Boris Johnson

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Boris Johnson

Boris Johnson is a Conservative MP and was UK Foreign Secretary from July 2016 to July 2018. [1]

He served as London Mayor from 2008 to 2016.

In 2015 he was elected as the Conservative MP for Uxbridge & Ruislip South with a majority of 10,695.[2] He was also announced in David Cameron's 'political cabinet' but without a government job as he devoted his attention to his final year as Mayor London.[3]


Boris Johnson was born on 19 June 1964 in New York, USA, educated at Eton, (King’s Scholar) and Balliol College, Oxford (Brackenbury Scholar in Classics).[4] The pollster Frank Luntz has claimed that while at Oxford Johnson touted himself as a supporter of the Social Democratic Party, then a dominant current at the university, as a strategy to win the Union presidency, though Johnson denies he was more than the SDP's preferred candidate.[5] Along with David Cameron he was a member of Oxford's Bullingdon Club, a student dining society known for its raucous feasts.[6]

He is the brother of Conservative MP Jo Johnson.[7]


After graduating in 1987, Johnson became a trainee reporter with the Times newspaper but was sacked within a year for falsifying a quotation from his godfather Colin Lucas.[8]

Johnson's official biography on the London Mayor website states:

After a short time as a writer for the Wolverhampton Express and Star, he joined The Daily Telegraph in 1987 as leader and feature writer. From 1989 to 1994 he was the Telegraph's European Community correspondent and from 1994 to 1999 he served as assistant editor. His association with The Spectator began as political columnist in 1994. In 1999 he became editor of the paper and stayed in this role until December 2005.[9]
In 2001 he was elected MP for Henley on Thames, replacing Michael Heseltine. He has held shadow government posts as Vice Chairman, Shadow Minister for the Arts and Shadow Minister of Higher Education. In July 2007, Boris Johnson resigned from his position as shadow education secretary so that he would be free to stand as Conservative candidate for Mayor London. He resigned as MP for Henley shortly after becoming Mayor of London.[10]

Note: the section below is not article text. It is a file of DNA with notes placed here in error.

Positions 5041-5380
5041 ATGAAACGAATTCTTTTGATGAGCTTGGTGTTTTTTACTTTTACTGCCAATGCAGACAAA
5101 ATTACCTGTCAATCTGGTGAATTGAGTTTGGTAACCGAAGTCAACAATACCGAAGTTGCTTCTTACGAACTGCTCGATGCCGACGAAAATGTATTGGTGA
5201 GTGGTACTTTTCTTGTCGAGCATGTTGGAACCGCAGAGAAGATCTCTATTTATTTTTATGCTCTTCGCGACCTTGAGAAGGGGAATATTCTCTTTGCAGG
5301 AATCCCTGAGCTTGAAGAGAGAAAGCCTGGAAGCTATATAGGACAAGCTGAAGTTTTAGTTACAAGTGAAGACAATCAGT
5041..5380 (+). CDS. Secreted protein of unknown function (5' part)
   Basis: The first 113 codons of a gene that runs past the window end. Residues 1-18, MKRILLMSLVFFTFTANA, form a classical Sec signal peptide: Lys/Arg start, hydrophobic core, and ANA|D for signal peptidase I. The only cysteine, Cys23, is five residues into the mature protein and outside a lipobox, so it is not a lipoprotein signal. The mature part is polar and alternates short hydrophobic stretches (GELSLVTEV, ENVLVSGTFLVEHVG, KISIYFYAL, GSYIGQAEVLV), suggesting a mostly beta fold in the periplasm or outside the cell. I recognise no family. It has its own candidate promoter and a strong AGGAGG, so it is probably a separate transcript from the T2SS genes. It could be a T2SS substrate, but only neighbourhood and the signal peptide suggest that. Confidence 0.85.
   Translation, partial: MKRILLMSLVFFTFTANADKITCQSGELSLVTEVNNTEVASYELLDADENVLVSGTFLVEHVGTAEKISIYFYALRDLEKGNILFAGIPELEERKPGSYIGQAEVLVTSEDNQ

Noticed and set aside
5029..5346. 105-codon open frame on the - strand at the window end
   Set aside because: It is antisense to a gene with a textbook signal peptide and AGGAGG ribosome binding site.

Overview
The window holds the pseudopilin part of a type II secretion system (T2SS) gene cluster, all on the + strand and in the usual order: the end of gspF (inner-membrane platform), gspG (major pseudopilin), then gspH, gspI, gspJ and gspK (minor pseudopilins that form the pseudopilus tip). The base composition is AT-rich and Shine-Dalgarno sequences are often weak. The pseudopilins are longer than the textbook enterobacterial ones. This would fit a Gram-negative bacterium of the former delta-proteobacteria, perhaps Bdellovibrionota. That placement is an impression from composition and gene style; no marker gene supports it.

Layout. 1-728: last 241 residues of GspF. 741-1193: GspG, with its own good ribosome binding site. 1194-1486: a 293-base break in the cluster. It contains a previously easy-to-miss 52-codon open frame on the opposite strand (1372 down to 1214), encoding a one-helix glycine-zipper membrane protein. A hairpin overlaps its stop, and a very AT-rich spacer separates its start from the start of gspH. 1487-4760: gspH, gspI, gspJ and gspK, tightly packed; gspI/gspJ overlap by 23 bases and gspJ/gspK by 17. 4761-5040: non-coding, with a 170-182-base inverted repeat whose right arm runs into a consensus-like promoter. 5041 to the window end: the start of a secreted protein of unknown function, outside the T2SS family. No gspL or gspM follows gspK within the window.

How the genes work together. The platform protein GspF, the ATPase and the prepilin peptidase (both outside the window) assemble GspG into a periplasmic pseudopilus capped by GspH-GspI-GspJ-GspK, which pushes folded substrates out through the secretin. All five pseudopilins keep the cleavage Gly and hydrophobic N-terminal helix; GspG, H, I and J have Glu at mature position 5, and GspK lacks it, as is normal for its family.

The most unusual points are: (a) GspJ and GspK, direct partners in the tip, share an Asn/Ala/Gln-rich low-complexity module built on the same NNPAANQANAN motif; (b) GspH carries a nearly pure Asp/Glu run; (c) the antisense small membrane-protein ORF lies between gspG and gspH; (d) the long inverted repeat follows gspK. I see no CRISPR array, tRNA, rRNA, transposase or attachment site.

Then Conservative leader Michael Howard sacked Johnson as shadow arts minister in 2004 for lying about an affair with Spectator journalist Petronella Wyatt.[11]


Johnson was elected Mayor of London in May 2008.[12]

Staff appointments

Johnson appointed Richard Barnes as his Deputy Mayor on 6 May 2008, as well as appointing the following to newly devolved offices; Ian Clement as Deputy Mayor for Government Relations, Kit Malthouse as Deputy Mayor for Policing and Ray Lewis as Deputy Mayor for Young People.[13]

Johnson appointed Nicholas Boles, the founder of Policy Exchange, as his Chief of Staff. Other Policy Exchange appointees included his cultural advisor Munira Mirza and Dan Ritterband.[14]

Political opponents questioned Johnson's judgement when Ray Lewis resigned on 4 July 2008, shortly after taking up his post, following allegations of financial misconduct during his prior career as a Church of England priest and inappropriate behaviour in respect of a false claim to have been appointed as a magistrate.[15] Johnson himself said that he was "misled" by Lewis.[16]

EU referendum debate

In the run up to the UK's referendum on membership of the European Union, Johnson came out sensationally in a Telegraph article on 16 March 2016 in favour of a Brexit vote on 23 June 2016. Johnson's argument is centred around the fact that the European project has morphed out of all recognition since its inception, and that it's interests and the interests of Britain, which is coming into it's stride economically and politically, are no longer aligned. He feels the British offering to the world can be much improved from unshackling from our European partners, given the onslaught that Brussels is making on the closely-held British values:

'We have given so much to the world, in ideas and culture, but the most valuable British export and the one for which we are most famous is the one that is now increasingly in question: parliamentary democracy – the way the people express their power.

This is a once-in-a-lifetime chance to vote for real change in Britain’s relations with Europe. This is the only opportunity we will ever have to show that we care about self-rule. A vote to Remain will be taken in Brussels as a green light for more federalism, and for the erosion of democracy.' [17]